Andrew Wyeth, Winter Farm Scene
A few years ago, I read a wonderful column by the New York Times garden critic, Ann Raver. I think she has a wonderful eye for the poetry of landscape and I’ve found many of her stories quite memorable. I think the subject of this article was two winter gardens she’d visited in the Northeast. She trotted out this revelatory quotation from Andrew Wyeth which I’d never heard till that moment:
I prefer winter and fall, when you feel the bone structure in the landscape – the loneliness of it – the dead feeling of winter. Something waits beneath it – the whole story doesn’t show.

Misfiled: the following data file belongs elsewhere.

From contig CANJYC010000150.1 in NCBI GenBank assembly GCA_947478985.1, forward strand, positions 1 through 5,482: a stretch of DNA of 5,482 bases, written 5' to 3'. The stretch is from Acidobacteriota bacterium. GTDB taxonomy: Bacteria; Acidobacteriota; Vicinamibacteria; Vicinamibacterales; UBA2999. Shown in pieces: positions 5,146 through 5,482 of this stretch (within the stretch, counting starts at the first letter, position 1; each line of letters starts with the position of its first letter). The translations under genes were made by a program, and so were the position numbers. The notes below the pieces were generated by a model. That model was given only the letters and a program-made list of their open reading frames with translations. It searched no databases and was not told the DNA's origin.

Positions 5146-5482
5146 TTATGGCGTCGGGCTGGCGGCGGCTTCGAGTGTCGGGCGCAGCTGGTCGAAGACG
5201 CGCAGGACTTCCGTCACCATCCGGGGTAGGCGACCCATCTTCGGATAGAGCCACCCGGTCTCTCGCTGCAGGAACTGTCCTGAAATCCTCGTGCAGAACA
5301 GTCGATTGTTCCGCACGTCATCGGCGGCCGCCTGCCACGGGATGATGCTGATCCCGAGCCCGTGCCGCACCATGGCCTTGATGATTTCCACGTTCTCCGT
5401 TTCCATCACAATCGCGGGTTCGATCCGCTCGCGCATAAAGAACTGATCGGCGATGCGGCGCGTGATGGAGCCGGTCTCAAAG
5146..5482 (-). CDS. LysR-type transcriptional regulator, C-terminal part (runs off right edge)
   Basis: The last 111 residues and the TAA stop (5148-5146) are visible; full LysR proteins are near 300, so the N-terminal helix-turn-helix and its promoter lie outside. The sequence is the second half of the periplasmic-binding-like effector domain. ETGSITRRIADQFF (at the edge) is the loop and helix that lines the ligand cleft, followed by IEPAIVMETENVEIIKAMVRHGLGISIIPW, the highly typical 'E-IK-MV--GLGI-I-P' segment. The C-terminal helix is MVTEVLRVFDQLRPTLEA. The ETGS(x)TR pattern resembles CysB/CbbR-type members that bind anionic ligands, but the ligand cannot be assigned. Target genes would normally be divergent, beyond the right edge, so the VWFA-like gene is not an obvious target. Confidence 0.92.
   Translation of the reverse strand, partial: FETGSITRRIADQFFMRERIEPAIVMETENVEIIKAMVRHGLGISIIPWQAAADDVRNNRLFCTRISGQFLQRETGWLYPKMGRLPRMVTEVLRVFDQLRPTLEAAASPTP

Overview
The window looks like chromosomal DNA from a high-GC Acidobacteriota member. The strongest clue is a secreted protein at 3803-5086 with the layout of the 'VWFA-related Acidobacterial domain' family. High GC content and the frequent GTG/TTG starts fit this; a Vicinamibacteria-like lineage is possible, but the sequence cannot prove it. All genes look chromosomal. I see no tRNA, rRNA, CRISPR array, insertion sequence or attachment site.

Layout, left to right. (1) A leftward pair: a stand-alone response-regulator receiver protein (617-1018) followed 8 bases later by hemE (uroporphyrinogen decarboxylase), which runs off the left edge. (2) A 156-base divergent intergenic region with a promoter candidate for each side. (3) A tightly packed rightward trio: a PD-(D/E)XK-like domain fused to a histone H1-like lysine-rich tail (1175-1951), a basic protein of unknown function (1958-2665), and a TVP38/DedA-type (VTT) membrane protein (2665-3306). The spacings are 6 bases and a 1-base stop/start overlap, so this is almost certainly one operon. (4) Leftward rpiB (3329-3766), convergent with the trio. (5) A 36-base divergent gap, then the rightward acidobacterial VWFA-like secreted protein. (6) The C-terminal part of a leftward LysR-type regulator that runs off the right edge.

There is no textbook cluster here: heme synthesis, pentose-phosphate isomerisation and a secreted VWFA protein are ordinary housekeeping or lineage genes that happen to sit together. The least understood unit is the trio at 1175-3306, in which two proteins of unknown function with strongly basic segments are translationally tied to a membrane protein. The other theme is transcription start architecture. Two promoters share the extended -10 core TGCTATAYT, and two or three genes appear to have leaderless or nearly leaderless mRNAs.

–Andrew Wyeth (1917-1977 ), quoted by Richard Meryman in The Art of Andrew Wyeth, 1973
Andrew Wyeth, Brandywine Valley, 1940
I remember how Raver went on to describe the branches as the bare bones and the trees as skeletons on the land. I couldn’t help but think of the mottled white and black bark of birch trees standing sentinels in heavy snow. But then the passage also alludes to the mysterious power of rejuvenation that lurks somewhere deep in the heart of the barren landscape. All this conjured a beautiful and evocative image.
Since my friends on the east coast are facing some savage winter weather, I began thinking of this quotation and thanks to the wonder of Google I found it in 12 seconds when I thought I never would at all. So those of you experiencing the “dead feeling of winter” just remember that “something waits beneath” to be born when Spring comes.